In Haiti, the prospect of full inclusion of people with disabilities is extremely difficult due to the extreme socio-economic vulnerability of the population in general. Haiti has the lowest GDP per capita in the Latin America and the Caribbean region and the country is ranked 170th out of 189 in the United Nations Human Development Index table in 2020.

Lack of access to social services, an obstacle to inclusion

As part of the ongoing expansion of the SIMAST social register[1] the Office of the Secretary of State for the Integration of People with Disabilities (BSEIPH) carried out a survey to register 53,783 people living with a disability in Haiti, using a new disability module in nearly 60 municipalities in the country .

According to the data collected, disabilities related to physical mobility are the most frequent in Haiti and affect 43% of respondents. Significant difficulties with vision, cognition and the inability to take care of oneself affect between 21% and 27% of registrants. Hearing and communication difficulties respectively affect 11% and 14% of the disabled people questioned.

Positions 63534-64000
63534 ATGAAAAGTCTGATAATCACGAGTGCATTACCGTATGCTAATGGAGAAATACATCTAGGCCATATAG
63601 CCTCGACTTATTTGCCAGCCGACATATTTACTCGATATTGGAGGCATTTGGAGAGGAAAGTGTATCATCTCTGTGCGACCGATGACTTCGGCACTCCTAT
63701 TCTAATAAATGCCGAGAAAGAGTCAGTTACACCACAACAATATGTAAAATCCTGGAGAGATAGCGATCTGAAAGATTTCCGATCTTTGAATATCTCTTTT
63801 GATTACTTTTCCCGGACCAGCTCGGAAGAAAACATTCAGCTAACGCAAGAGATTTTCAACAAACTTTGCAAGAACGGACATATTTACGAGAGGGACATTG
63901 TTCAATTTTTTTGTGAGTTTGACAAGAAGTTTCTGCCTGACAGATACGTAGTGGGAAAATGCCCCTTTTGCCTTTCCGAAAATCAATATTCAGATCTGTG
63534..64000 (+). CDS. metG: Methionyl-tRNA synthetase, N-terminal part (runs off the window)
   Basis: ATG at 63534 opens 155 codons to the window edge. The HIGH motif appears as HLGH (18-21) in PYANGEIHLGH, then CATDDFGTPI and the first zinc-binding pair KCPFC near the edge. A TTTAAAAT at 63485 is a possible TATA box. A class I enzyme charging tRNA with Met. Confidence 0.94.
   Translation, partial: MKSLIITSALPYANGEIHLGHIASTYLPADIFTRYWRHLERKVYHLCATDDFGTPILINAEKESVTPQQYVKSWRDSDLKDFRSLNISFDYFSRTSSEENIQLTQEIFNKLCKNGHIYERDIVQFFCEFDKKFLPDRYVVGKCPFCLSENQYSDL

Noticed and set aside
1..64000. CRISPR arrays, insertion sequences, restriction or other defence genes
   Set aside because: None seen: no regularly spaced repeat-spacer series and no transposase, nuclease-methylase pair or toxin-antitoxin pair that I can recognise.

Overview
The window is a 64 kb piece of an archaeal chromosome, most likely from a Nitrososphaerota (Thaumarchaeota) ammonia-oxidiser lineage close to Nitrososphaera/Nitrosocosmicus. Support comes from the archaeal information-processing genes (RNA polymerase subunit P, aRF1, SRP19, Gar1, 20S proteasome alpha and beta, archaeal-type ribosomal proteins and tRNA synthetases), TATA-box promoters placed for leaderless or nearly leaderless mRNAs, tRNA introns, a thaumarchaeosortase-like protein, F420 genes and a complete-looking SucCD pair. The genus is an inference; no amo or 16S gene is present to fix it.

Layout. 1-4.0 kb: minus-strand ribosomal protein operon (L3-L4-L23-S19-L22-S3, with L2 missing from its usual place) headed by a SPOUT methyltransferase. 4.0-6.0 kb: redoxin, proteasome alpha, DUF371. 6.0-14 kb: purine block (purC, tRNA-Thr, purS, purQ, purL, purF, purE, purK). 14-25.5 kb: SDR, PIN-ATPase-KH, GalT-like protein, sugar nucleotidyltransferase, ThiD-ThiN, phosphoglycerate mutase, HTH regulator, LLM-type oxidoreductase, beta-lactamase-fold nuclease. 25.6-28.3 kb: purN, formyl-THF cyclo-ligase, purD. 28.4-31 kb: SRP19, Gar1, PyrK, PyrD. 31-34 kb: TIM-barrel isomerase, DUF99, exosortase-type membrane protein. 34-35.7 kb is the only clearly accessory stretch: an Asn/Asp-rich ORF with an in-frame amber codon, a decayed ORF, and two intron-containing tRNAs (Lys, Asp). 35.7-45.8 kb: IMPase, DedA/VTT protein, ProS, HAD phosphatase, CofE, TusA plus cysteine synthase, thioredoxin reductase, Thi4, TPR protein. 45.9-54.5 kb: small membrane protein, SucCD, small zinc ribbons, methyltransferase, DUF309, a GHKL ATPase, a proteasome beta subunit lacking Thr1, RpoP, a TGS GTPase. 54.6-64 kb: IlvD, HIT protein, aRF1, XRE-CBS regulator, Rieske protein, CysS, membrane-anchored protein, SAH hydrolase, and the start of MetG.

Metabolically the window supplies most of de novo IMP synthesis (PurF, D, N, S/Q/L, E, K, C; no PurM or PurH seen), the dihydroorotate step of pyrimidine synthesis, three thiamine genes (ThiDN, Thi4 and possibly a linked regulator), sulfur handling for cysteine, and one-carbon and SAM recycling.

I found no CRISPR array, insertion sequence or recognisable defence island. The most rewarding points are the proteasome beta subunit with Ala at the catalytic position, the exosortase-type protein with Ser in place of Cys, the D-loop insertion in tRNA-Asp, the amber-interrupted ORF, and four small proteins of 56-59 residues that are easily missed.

Based on this data, some people may have more than one type of disability. On average, a disabled person declares to be affected by 1.4 types of impairment among the types of impairment considered.[2]

While the overall literacy rate is 62% in the country, the survey reveals that less than 30% of people with disabilities surveyed could read and write. This trend is exacerbated for women with disabilities, since less than 23% of them can read and write. Even more, certain groups seem particularly excluded from education, with less than 14% of hearing-impaired women able to read and write.